Monday, August 10, 2009

Island Runner

I said I was not going to run the 39th annual Captain Bill Gallagher 10 Mile Island Run in Sea Isle. It's an annual August race that combines conditions I hate: heat, humidity and sand. My plan was to head down to Sea Isle in time to see the start or at least the finish. But instead, there I was in Sea Isle on Saturday morning, turning over a $25 check for a race tag and t-shirt.

I did this for a few reasons. I've felt weak since my shoulder was cut open three weeks ago, but I've started to rebound. I'm out of running shape but knew completing this challenge would help me get back on track and be a boost when I start training for a November half marathon. Just watching the race would have make me antsy. And the biggest reason: Bill, my boyfriend, is moving to Minneapolis in September. I hope this isn't our last race together, but if it is, I wanted to run in it instead of waiting for him to cross the finish line.

The race was more miserable than I expected. It's 80 percent on sand. Every time you step into sand, you push harder to spring out of it. Add to that the humidity and heat, the sand and salt water, and throw on top of that I hadn't been training, and it wasn't the best race I've run. I think it was the worst.

I was huffing by the second mile. By the fourth mile, I almost quit. Same at the fifth and sixth. I told myself at the start that I would stop if my surgery site started bleeding, but my lungs were in agony.

Once I got past the sixth mile, though, it's all downhill since I knew I'd run more than half of the race. I did everything I could to get across the finish line. I stopped and took a break. I walked. I even cried a little. But I had to finish that race, even if I walked across the finish line. I needed this. I kept telling myself as I plodded along that if I could overcome a major physical and emotional loss to gut out 10 miles in August on the beach, then I could do anything.

I ran the race in 1:33:36. That's 14 minutes slower than my Broad Street Run time, 947th overall. But I don't care. I finished. When things get tough this fall, I can look back to crossing that line and know I've been in worse spots and made it out OK.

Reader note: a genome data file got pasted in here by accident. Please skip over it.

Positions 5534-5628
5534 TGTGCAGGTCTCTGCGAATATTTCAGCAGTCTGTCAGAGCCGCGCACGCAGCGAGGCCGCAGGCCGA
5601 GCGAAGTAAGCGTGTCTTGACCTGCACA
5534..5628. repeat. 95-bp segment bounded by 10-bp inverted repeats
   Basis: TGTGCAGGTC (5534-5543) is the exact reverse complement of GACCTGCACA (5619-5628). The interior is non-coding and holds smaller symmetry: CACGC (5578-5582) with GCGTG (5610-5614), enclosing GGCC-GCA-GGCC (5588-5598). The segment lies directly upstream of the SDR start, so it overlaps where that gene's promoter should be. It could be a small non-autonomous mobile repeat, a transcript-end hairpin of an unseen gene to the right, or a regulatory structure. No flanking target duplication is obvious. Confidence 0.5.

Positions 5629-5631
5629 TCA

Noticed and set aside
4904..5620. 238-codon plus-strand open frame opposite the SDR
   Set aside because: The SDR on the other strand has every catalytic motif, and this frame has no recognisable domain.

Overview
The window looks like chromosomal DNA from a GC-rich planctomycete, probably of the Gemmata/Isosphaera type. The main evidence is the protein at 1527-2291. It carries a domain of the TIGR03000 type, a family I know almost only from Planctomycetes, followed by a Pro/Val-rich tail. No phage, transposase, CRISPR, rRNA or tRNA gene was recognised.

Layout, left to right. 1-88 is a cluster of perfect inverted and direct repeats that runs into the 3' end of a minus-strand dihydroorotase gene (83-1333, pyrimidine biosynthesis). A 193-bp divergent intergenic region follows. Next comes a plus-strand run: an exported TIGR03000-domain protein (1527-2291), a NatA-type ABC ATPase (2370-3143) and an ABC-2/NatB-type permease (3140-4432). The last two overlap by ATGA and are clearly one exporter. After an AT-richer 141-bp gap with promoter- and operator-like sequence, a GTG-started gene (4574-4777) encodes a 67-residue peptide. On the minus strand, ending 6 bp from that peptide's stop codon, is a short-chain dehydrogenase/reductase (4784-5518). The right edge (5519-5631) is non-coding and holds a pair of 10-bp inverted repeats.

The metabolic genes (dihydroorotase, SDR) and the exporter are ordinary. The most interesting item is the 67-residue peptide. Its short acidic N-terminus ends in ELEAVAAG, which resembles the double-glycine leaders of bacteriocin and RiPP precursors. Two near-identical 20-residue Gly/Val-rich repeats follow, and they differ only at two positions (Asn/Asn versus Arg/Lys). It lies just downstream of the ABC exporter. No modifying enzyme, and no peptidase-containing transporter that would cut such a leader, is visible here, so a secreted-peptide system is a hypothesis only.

A few thank yous to folks who helped me get through the race:

1. Spectators. You guys were great, lining the beach, handing out water between the water stations, and trying to cover up holes in the sand so we didn't fall.
2. Bill's parents. Seeing you guys at mile 4 gave me an extra boost to make it through.
3. Orange people. Whoever handed out orange slices, THANK YOU. I knew I needed something more than water to get me through, and those oranges were it. THANK YOU, THANK YOU, THANK YOU.
4. Everyone who ran. It was a crappy race day, so running it with 1400 other people made me feel less insane.
5. Bill. Thanks for coming back and running the last half mile with me. It meant more to me than I could ever say.

I felt sick after the race (and threw up most the post-race food). My body didn't know what hit it, and I'm still sore today. I don't have to race again until September, though Saturday wasn't really a race for me. It was a finish. Despite the aches I feel today, I am so glad I went to Sea Isle early on Saturday and signed up for that race. I can also say that I ran it...and never have to run it again.

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Shann said...

congratulations, jen! sometimes finishing is all that matters :)

Momma said...

Sometimes we do things because they're there! I ran the Marine Corps Marathon 2 weeks after my mother died. I had been training for it but slowed down a bit when she was in the hospital. I wasn't sure I was going to finish. I had the option of bailing at mile 8. There was no way physically or emotionally I should have finished the whole 26 miles but I did and on some spiritual level it changed my life.

Leslie Elizabeth said...

congratulations on the finish. you are so brave for pulling through with it. Way to go.

joyRuN said...

It was TOUGH, but now your November half will hopefully seem easier after having finished this.